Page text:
25 June 2014
Venue: David Sizer Lecture Theatre, Mile End Campus, Queen Mary University of London
During and after the First World War many composers commented on the hostilities through their works. We can find demonstrations of patriotism, sorrow and grievance, but also criticism of the unprecedented carnage.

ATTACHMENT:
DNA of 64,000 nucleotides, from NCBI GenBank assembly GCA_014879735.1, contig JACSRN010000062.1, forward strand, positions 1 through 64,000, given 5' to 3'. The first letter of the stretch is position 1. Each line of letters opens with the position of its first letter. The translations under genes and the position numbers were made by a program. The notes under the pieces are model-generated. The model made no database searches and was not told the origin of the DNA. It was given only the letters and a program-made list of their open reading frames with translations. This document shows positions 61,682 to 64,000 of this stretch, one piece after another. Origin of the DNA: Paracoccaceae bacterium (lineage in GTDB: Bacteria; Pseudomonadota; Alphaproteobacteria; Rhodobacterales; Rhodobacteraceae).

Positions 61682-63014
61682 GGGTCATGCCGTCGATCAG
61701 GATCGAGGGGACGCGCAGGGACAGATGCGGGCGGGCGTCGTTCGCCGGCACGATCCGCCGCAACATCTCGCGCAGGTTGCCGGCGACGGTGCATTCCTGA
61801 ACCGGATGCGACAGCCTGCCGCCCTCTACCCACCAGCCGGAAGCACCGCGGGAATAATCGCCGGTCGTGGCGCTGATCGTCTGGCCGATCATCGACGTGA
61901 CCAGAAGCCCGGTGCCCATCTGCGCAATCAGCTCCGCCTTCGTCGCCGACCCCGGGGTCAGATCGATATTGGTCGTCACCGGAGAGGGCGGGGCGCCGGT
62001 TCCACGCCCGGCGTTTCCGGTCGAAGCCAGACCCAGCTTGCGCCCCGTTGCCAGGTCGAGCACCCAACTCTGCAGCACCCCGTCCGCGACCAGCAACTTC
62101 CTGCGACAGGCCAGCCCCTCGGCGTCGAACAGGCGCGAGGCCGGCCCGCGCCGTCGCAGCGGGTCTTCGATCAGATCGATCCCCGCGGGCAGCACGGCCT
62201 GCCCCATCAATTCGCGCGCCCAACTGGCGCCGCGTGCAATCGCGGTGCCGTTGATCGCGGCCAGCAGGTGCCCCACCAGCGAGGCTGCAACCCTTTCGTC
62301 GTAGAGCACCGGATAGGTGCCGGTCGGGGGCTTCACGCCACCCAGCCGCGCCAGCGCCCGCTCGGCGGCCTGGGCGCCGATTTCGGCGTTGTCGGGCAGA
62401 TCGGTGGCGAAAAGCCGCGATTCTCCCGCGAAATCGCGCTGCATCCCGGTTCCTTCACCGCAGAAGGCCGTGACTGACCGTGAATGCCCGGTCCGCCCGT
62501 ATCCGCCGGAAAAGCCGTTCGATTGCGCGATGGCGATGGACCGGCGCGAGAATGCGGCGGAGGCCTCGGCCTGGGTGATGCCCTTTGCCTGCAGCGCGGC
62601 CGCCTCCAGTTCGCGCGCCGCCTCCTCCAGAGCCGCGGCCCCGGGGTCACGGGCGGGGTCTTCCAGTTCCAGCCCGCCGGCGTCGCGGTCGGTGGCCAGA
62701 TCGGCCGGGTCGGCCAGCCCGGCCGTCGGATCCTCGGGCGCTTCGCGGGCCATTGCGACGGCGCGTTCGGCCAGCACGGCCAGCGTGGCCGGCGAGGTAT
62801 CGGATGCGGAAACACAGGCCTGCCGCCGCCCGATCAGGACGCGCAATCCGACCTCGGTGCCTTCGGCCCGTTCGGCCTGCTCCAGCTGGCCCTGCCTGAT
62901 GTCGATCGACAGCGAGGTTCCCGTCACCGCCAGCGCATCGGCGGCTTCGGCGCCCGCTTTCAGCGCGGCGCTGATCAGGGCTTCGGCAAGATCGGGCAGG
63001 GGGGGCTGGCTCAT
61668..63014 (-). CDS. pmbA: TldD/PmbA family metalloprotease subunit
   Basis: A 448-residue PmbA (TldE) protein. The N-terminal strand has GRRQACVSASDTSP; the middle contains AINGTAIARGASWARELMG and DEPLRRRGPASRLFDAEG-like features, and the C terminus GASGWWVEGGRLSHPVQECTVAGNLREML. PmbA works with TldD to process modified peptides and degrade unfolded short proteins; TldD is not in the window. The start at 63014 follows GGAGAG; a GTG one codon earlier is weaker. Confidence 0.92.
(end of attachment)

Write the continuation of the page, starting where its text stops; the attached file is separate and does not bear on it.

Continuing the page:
The noise of the battlefield, hymns and military music were all incorporated. They operate as symbols of the composers views of the war. This lecture will present examples of various war related compositions in different countries. It will discuss how music introduces war noises and argue why these can only be found to a limited degree. Stefan Hanheide is Professor of Music History at the University of Osnabrück. His current research focuses on music in the context of political violence. Topics are the music related to the Thirty Years War in the seventeeth century and the wars and violence during the twentieth century. His recent publications include “Music positions its forces – Functionalisations of Music during the First World War” (2013) and “Pace: Music between war and peace. 40 portraits of compositions” (2007). In Osnabrück he organizes since 1993 concerts under the title “musica pro pace”